STEPHEN ALLEN, 1823, and
WILLIAM PAULDING, 18231824,
1823. UNDER the new constitution the Mayor was appointed
by the Common Council, and Stephen Allen was thus appointed.
Centre Market was opened in this year. The lower part
of Fly Market, at foot of Maiden Lane, was taken down, from Pearl to South
Street. In July, the widening of Maiden Lane was ordered. The Merchants'
Exchange was incorporated by the Legislature. The area of the Battery was
much enlarged by filling out to a riprap enceinte, which was
surmounted by a coursed stone wall and a balustrade. The Potter's Field
(Washington Parade, now Washington Square) was levelled; the use of it
as a place of interment being abandoned in favor of a new plot of ground
bought for the purpose, bounded by Fortieth and Fortysecond Streets,
Fifth and Sixth avenues-now occupied by the Reservoir and Bryant Park.
This plot, containing 128 building lots, was purchased for $8449. In the
matter of public grounds, the necessities of the poor have greatly ministered
to the advantage of their more fortunate brethren; Washington Square, Union
Square, Madison Square, and Bryant Park, all owing their existence as pleasuregrounds
to prior use as pauper burialplaces. About this time an ordinance
was enacted prohibiting the interment of human bodies below Grand Street,
under a penalty of $250.
The New York Gas Light Co. was incorporated, Samuel Leggett,
President, this being the first introduction of illuminating gas in the
country. The company was given the exclusive privilege for thirty years
of laying gaspipes south of Grand Street. The first introduction of
the gas in a house was in that of the President at 7 Cherry Street. I went
to witness it.
A line of packets hence to London, sailing on the 1st
of every month, was organized by John Griswold and Fish and Grinnell; followed
by a line to Liverpool, sailing on the 16th of every month. Passengers
between this port and Europe were so scarce that the packet ships were
fitted only for a few, and on one occasion, within my knowledge, a lady
desiring to meet her husband in England, applying for passage in one of
the old or Black Ball line of Liverpool packets, was refused, as, she being
the only woman, her presence would be inconvenient to the male passengers.
Persons who venture now to encounter the gales and seas of the Northern
Atlantic in steamers of ten or fifteen thousand tons' burthen, will probably
be surprised to learn that the tonnage of the Liverpool and Havre packets
did not reach four hundred. The Edward Quesnel was but 325, and
the Queen Mab and Don Quixote were much less; I am of the
conviction the tonnage was in both cases under 250.
In this year a stage ran from the Bull's Head, in the
Bowery, to Manhattanville.
Samuel Woodworth founded the Weekly Mirror in 1822,,
and in this year joined George P. Morris and published the New York
Mirror and Ladies' Literary Gazette at 163 William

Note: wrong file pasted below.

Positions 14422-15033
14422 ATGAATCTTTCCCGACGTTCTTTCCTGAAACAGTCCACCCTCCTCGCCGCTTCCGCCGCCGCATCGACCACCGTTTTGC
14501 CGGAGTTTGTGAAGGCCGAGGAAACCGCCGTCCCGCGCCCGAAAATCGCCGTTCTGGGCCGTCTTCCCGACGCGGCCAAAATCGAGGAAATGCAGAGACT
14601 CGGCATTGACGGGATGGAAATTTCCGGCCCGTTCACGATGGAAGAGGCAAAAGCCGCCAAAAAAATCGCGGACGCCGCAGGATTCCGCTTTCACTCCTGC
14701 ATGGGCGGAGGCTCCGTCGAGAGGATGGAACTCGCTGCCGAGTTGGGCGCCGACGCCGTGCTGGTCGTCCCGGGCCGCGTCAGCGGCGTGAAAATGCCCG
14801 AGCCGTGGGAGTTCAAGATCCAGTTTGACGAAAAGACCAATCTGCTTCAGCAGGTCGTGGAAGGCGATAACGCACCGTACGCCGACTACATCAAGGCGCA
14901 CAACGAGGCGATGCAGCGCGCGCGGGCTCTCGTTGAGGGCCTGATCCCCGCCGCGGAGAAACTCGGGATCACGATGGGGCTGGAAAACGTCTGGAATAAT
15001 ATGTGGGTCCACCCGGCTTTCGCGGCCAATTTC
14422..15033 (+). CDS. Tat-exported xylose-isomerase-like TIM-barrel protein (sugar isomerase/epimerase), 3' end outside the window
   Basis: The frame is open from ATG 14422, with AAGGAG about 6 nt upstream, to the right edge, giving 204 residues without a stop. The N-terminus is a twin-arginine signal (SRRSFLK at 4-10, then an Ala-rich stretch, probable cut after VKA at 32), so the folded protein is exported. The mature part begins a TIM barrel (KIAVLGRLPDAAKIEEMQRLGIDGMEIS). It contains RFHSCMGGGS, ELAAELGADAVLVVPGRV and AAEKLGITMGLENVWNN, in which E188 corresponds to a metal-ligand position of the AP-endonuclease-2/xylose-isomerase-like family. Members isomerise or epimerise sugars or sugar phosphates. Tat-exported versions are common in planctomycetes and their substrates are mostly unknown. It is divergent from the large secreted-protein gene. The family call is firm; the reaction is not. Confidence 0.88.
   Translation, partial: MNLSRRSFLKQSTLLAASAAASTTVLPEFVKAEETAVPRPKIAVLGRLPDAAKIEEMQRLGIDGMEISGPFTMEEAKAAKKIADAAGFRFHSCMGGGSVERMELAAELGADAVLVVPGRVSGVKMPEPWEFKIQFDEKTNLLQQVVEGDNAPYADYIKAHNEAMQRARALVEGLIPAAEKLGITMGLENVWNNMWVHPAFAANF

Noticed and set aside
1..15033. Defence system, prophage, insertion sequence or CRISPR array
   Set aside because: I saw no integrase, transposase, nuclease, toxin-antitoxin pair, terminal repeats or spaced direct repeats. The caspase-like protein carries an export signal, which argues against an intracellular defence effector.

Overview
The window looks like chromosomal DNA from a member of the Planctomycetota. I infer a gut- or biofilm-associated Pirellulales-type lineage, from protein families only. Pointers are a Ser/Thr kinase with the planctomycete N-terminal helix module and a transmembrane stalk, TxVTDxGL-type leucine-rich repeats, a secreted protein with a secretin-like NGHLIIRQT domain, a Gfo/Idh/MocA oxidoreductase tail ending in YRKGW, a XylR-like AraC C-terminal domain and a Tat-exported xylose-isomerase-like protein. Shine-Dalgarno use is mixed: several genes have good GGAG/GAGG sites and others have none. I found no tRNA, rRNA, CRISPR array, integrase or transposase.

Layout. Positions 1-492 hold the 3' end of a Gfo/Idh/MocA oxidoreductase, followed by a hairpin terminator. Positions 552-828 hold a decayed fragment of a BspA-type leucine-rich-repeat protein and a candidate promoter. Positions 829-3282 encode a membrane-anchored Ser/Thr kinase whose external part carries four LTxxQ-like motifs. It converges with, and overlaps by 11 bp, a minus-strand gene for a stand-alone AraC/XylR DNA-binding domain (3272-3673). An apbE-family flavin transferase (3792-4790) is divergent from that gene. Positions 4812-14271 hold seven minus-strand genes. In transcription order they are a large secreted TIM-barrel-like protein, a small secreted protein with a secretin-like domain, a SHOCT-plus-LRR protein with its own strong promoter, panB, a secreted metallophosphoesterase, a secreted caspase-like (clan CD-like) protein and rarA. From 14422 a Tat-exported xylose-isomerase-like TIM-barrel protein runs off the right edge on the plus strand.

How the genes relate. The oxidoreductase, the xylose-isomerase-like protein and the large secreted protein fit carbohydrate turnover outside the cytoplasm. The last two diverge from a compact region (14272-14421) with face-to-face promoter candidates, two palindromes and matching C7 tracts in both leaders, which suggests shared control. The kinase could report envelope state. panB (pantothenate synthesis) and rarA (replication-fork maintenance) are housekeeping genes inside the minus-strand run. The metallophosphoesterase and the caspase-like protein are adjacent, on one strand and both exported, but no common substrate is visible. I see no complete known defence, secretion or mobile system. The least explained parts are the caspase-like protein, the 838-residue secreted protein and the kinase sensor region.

Street, removed in 1825 to No.
9 Nassau Street. Subsequently Woodworth retired, and Nathaniel P. Willis
F. Marquand, at No. 166 Broadway,
opened the leading jewelry store in the city. There were reported in this
year in the entire city, eightythree churches, chapels, etc.; at this
time (1894) the number given in the City Directory is 522. This is not
a favorable proportion of increase, the churches having increased little
more than sixfold, for a population fifteen times as great. No doubt,
however, the modern churches may be somewhat larger than those of that
period. Christ Church (Episcopal), in Anthony Street near Broadway, was
completed and consecrated in this year.
March 28 occurred a great gale, from the severity of which
fiftyfour vessels were stranded on the shores of Staten Island between
the Kills and South Amboy. On the 30th, David Dunham, a prominent merchant
and resident of this city, in company with Alderman Philip Brasher, was
knocked overboard by the jibing of the boom of a sloop in which they were
passengers on their way from Albany; the latter was rescued, but the former
April 28,, the steamboat James Rent of the North
River Steamboat Co., destined for the route to Albany, was launched, and
it was confidently announced that she would make the passage hence to Albany
between sunrise and sunset.
A company was organized to recover the treasure sunk in
the Hussar frigate above Hell Gate, and so confident were its officers
that I have seen, at the home of one of the company, a number of the small
cotton cloth bags that were made to put the treasure in.
In consequence of the question of deciding upon some method
by which the city could be furnished with an ample supply of pure water,
the Manhattan Co. was called upon to
report its capacity, which was officially notified
as amounting to 691,200 gallons of water per day, involving a period of
sixteen hours' pumping. The pumping power was given as that of two engines
of eighteen horses each. The capacity of the reservoir was 132,690 gallons,
connected with twentyfive miles of log pipes.
May 27 the great challenge horserace, made the year
preceding, between Mr. Van Ranst's famous horse "American Eclipse"
and one to be named at the post by Colonel Johnson, occurred on the Union
Course, Long Island. It was at fourmile heats, for twenty thousand
dollars a side. Colonel Johnson named "Sir Henry," and he won
the first heat, "hard held," at the termination of which the
betting was three to one on "Sir Henry" for the second heat,
and the wellknown and eccentric John Randolph of Roanoke, Va., who
was present and who had backed the Southern horse for a very considerable
sum, tauntingly and repeatedly, in his peculiar voice, queried, "Where's
Purdy ?" Purdy had ridden "Eclipse" on nearly all, if not
all, of his previous races, but did not ride him now. This was the first